It is not every day that you will go looking for an emergency dentist near you to handle your dental health. In fact, the best indicator that you have been caring for your oral cavity the right way is not having to need any dental treatment for infections in your mouth. However, when it comes to dental emergencies, there is not much you can do to predict when you will need urgent dental care. It is especially the case with dental emergencies that regard dental traumas and accidents. For example, if you have received a dental bridge to replace your teeth, an injury on your face can cause dental bridge problems. Even though it is uncommon to have a problematic dental bridge, once you have received an oral appliance in your mouth, you should always be aware that anything can happen. You may, in that case, need emergency dental bridge repair and restoration.
What Are Dental Bridges?
They are tooth-shaped oral appliances that are used in restorative dentistry to replace missing teeth. Dental bridges feature dental crowns and an artificial tooth to replace the lost one. Ideally, the artificial tooth is sandwiched between two dental crowns, which are placed over adjacent teeth to replace the missing one. Dental bridges are usually used to replace one to three missing teeth in a row. The requirement for getting dental bridges is that you must have adjacent natural teeth intact. If not, your dentist may recommend getting dental implants, which will play a similar role to natural teeth.
What Is the Process of Getting Dental Bridges?
A couple of steps are involved in the placement of a dental bridge:
- Teeth preparation – Entails preparing the adjacent teeth for receiving a dental bridge. The preparation involves shaving off part of your tooth’s enamel. Depending on the type of dental bridge you are getting, one or two of your adjacent teeth will be prepared in this way.
- Taking impressions of your mouth – The impressions are used as measurements for creating a mold of your mouth that will be used in manufacturing a tailored and customized dental bridge for you. After this step, your dentist will place temporary dental crowns on the prepared teeth. The idea is to keep your teeth protected while your dental bridge is readied for installation.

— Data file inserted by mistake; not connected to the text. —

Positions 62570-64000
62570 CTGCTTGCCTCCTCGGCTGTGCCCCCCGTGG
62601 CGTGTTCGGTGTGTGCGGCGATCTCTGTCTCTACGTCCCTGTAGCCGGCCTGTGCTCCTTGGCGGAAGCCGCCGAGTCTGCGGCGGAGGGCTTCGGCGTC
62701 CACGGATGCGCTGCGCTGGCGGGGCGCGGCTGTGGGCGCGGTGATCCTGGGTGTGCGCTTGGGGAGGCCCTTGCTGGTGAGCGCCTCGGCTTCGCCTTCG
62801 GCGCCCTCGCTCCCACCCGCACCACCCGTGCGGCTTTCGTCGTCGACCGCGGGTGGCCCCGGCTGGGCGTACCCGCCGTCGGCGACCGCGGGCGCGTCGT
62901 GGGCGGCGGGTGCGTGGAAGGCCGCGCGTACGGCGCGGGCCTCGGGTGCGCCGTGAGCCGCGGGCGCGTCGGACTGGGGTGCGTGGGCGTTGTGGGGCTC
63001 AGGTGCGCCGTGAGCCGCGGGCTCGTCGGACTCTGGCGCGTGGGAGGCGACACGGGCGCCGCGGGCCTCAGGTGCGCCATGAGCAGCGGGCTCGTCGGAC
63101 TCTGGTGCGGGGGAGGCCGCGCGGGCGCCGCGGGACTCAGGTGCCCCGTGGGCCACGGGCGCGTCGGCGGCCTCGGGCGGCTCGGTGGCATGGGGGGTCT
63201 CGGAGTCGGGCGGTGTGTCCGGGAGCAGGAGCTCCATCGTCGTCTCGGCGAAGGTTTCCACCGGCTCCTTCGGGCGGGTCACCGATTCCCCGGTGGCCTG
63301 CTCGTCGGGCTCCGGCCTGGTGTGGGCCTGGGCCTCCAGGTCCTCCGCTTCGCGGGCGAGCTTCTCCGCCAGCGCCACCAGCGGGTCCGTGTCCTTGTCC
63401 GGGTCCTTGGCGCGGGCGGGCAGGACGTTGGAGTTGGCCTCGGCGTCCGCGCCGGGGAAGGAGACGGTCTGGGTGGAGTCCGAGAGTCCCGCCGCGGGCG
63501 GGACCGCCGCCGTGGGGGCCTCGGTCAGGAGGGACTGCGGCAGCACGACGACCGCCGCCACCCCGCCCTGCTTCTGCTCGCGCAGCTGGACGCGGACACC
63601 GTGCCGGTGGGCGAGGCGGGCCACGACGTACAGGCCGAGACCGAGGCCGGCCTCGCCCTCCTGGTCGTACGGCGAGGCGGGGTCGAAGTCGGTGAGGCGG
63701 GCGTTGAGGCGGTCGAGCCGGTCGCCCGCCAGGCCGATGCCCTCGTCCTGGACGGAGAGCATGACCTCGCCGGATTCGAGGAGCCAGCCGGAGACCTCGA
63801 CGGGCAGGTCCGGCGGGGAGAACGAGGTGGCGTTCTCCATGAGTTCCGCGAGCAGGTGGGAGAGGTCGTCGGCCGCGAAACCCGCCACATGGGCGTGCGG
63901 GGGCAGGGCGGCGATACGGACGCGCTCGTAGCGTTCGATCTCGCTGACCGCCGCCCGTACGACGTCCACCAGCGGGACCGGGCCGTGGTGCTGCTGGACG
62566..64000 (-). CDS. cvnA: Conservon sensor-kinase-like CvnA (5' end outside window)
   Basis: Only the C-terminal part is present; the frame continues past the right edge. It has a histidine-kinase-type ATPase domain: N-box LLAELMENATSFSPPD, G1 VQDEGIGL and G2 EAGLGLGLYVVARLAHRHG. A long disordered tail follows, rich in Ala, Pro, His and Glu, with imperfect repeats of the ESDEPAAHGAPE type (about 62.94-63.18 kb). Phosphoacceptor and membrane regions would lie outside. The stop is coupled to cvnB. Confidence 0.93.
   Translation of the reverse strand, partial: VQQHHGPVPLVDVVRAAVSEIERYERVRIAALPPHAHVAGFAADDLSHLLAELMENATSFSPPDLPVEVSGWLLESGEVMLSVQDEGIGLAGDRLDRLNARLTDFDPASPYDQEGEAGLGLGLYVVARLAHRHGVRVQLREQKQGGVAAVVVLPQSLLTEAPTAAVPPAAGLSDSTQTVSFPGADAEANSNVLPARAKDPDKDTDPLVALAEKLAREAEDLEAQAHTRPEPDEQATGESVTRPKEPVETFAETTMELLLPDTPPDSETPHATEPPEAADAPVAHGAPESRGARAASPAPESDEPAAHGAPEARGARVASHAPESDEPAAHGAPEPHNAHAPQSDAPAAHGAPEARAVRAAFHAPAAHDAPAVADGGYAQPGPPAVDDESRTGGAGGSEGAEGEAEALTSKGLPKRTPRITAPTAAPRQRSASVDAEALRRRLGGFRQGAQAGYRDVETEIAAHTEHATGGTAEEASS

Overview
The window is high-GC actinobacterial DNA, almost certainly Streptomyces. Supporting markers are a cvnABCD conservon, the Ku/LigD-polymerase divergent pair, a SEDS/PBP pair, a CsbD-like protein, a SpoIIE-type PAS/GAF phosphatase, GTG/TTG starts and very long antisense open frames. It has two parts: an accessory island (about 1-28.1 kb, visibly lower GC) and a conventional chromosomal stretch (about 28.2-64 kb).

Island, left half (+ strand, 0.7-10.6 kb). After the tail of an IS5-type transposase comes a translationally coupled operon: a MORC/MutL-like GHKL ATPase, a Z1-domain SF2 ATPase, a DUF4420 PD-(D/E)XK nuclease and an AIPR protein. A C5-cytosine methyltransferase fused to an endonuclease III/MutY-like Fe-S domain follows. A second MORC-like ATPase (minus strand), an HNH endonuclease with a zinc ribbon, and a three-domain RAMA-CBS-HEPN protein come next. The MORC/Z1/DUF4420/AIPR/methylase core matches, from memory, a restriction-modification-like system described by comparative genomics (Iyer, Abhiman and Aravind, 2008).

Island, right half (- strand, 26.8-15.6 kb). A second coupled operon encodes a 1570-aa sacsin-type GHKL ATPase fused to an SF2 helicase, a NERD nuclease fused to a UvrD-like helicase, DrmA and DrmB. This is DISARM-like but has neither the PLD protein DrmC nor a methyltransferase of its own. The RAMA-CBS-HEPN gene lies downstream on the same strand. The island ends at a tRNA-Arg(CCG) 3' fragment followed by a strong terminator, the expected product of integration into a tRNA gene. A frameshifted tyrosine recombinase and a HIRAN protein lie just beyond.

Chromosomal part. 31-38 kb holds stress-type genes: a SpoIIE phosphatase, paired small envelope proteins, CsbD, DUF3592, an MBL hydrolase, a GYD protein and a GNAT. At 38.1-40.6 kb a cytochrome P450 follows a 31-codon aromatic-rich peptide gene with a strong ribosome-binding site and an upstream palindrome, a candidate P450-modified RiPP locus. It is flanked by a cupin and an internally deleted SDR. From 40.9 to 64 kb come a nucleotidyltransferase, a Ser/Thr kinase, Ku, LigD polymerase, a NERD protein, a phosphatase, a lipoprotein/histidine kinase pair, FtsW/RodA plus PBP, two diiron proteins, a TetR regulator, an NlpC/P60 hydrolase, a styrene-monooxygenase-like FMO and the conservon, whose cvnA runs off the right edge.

- Placing the dental bridge – After two weeks or so, you will be scheduled for another appointment for your bridgework to be completed. The installation process involves using dental cement to adhere the dental crowns to the adjacent teeth. Lasers are then used to cure the dental cement and promote speedy adherence. At this, your treatment is complete.
What Dental Bridge Problems Should You Anticipate?
It is uncommon for patients to have dental bridge problems after their procedure, but it is not impossible. As such, you must be keen to notice any anomalies in the performance and state of your oral bridge after getting it. Some of the tooth bridge problems you should not ignore are:
- Ill-fitted bridge – You need to be very attentive to how you feel about your dental bridge before you leave your dentist’s office. If a toot bridge does not fit perfectly, it will cause significant discomfort when you try to use your mouth, among many other dental issues. One of the indicators that your dental bridge is ill-fitting is soreness in your gums. This soreness will eventually allow for gum infections, mouth sores, boils, and gum recession.
- Tooth decay – For the crowned teeth. It is not uncommon for patients to suffer dental decay after getting tooth bridges. If you are not keen to keep up with proper oral hygiene, the bacteria from plaque and food residues will cause your crowned teeth to begin decaying.
- Heightened tooth sensitivity – Since your adjacent teeth are prepared before crowning, you may experience tooth sensitivity after getting dental bridges. However, the sensitivity should only last a few days after your treatment. Anything longer than a week or two should be a cause for concern.
- Damaged bridge – Dental brides feature porcelain, ceramic, or metal materials, or a combination of any of them. However, these materials are not fully resistant to damage. As such, they can break, crack, chip, or even dislodge, all of which are issues you should report to your dentist.